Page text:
Sasha’s parents initially struggle a little to embrace “they” as a pronoun for their son. They support Sasha’s decisions and stand with Sasha through hospitalization and court battles while demonstrating sympathy and forgiveness for Richard and his family. Jasmine, Richard’s poor single mom, often regrets the things she couldn’t or didn’t do to help her son. Richard’s mentor, Kaprice, uses her past experiences to guide and help troubled kids.

Profanity & Violence

The Lord’s name is used in vain a number of times. The f-word, s—, a–, d–n, b–ch, p—y and the n-word (and variations) often appear. Oaklanders use hella and its politer form, hecka, to mean very. As a youth, Sasha’s father was followed by a man who asked to suck his pr–k.

The book includes many statistics about the violence inflicted on people identifying as non-heterosexuals as well as ethnic minorities in neighborhoods like Richard’s. It also lists facts surrounding youth incarceration and youths tried as adults. It mentions the horrific conditions of some prisons before reform began in the mid-2000s. The life stories of Richard’s mother and Richard’s mentor include notes about extreme drinking, drug trafficking and use, gang activity, poverty, rape, shootings and other crime in their poor area of town.

Sexual Content

Sexual orientation is a major theme, and the author lists a number of terms that define different types of sexuality. For example, “gender fluid” refers to someone who sometimes identifies as male and sometimes as female. A “genderqueer” person feels their gender identity doesn’t fit neatly in either the male or female category. Other terms define what type of person might be chosen as a romantic or sexual partner, if the person finds sex interesting at all.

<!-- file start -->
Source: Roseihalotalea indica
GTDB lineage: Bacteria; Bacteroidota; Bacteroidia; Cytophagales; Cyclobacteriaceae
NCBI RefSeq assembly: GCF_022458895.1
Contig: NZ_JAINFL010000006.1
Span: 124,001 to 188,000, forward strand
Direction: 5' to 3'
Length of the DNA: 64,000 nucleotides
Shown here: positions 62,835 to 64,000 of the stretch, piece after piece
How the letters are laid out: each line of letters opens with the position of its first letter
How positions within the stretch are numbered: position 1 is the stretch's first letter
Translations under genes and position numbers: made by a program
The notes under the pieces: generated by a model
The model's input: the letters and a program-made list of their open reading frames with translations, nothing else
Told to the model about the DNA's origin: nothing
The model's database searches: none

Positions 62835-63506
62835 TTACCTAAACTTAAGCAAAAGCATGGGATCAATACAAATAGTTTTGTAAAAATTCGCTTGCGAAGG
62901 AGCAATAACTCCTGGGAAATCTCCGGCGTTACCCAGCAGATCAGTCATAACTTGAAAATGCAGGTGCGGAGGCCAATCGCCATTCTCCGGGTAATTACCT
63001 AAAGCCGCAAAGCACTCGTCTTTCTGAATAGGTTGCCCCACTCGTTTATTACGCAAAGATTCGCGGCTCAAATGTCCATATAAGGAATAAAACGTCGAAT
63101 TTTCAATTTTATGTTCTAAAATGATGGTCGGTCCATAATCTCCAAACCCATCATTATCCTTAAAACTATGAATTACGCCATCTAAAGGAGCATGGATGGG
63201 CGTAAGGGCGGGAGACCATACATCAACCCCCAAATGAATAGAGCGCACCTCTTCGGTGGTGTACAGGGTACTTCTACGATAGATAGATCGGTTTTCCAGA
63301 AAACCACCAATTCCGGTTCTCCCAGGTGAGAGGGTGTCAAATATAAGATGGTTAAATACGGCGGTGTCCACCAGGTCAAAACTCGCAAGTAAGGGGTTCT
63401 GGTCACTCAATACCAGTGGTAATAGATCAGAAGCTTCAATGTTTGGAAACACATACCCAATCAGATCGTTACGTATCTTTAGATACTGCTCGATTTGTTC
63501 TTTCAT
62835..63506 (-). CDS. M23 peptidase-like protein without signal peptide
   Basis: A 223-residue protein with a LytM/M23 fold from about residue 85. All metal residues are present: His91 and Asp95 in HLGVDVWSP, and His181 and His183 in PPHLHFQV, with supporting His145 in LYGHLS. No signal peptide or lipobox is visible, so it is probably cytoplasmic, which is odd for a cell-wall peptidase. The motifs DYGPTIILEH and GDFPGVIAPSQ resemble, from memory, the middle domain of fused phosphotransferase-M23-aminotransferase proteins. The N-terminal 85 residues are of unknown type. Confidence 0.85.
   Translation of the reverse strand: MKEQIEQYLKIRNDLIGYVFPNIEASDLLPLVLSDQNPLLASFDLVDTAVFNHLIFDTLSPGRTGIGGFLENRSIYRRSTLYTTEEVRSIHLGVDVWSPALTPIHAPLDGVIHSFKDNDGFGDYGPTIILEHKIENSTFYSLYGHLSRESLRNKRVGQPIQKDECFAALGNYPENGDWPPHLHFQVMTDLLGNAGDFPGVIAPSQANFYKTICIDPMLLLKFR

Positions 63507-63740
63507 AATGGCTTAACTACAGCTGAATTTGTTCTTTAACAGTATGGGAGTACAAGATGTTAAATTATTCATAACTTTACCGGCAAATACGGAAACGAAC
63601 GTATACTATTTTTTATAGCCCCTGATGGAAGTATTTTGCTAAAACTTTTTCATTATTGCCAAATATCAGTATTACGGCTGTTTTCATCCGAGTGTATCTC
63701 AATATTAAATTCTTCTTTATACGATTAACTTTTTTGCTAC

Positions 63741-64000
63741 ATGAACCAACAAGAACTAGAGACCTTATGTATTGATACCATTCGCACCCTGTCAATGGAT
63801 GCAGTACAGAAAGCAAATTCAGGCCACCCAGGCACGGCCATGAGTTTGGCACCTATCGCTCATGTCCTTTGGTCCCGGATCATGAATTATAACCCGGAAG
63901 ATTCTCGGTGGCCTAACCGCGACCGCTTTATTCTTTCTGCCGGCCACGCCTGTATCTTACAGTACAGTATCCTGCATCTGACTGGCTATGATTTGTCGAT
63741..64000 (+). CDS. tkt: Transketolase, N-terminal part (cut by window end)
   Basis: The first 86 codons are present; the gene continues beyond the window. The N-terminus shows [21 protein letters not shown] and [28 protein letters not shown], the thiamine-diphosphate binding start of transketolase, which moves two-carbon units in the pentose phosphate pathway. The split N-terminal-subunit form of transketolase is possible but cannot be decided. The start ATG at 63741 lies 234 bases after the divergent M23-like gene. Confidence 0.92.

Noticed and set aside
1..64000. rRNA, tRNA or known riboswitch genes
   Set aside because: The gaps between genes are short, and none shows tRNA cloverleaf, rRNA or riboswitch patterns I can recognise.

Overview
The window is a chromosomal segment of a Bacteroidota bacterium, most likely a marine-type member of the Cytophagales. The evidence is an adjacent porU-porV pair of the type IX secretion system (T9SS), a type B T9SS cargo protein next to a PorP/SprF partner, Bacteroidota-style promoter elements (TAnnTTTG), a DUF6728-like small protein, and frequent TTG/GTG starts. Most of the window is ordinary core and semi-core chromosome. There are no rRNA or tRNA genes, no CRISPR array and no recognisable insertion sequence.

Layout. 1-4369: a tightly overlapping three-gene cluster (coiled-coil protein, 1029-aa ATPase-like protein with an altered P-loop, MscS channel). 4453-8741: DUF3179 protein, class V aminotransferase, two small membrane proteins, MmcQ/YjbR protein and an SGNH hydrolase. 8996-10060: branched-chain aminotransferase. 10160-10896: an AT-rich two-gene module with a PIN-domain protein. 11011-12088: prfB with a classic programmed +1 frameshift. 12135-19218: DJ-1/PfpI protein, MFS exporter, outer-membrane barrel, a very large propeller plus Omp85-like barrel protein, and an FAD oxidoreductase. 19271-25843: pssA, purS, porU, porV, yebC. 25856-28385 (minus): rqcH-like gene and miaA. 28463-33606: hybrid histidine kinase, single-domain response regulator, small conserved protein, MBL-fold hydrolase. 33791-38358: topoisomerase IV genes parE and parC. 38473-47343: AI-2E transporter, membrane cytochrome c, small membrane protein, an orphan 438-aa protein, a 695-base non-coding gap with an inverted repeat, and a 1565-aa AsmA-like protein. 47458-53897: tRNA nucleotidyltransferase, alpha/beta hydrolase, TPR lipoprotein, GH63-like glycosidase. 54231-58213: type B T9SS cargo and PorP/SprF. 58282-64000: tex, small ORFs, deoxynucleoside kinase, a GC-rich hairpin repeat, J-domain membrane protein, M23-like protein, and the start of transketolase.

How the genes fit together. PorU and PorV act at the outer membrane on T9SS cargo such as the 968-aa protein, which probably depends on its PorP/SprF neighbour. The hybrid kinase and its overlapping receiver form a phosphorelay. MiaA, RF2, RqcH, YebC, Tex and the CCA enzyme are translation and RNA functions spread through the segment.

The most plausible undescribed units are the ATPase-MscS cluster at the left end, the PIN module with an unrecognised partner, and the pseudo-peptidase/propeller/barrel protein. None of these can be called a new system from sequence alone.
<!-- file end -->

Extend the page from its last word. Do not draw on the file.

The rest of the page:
The text mentions how Sasha’s friend, Samantha, hides her developing breasts. Samantha later transitions to become Andrew. People who don’t know better ask if Andrew had a sex transplant. Andrew calls it a thank God moment when he learns Sasha is also questioning gender. When Andrew and Sasha meet again years later, Andrew admits being a boy isn’t wonderful either. He says he might consider moving toward androgyny.

Sasha initially identifies as “genderqueer” when first questioning and later switches to “agender” (someone who doesn’t identity as any gender). Sasha insists that parents and friends use the pronouns “they, them and their” rather than “he” or “she” when referring to Sasha. (The author always refers to Sasha using these pronouns.) Sasha’s mother is annoyed by the mandate at first, mainly because it’s hard to remember to use “they” and because Sasha refuses to go to a designated “male” or “female” bathroom. Most of Sasha’s friends have enough experience with people in the LGBTQ community that they don’t see Sasha’s decision as a big deal. Sasha has no interest in intercourse with anyone, male or female. Sasha makes several petitions on a White House website to have all legal documents recognize and provide options for people who don’t fit into the gender category of male or female.

Sasha dates Nemo, who identifies as gender fluid. To Nemo, that means having the potential to be any gender at any time. The two describe their relationship as platonic with elements some might consider romantic, like cuddling. It is nonsexual, since Nemo claims to be asexual (not physically attracted to anyone) and Sasha claims to be aromantic (not romantically drawn to anyone).

Describing Oakland, the author mentions that the city prides itself on open-mindedness and has one of the largest gay and lesbian populations in the nation.

Richard’s mother, pregnant at 14, decides to raise a child because it’s too late to have an abortion. Richard tells police he doesn’t hate gay people but is homophobic. Because he admits these things without a lawyer present, the police use them to charge him with a hate crime. Richard has a non-heterosexual relative.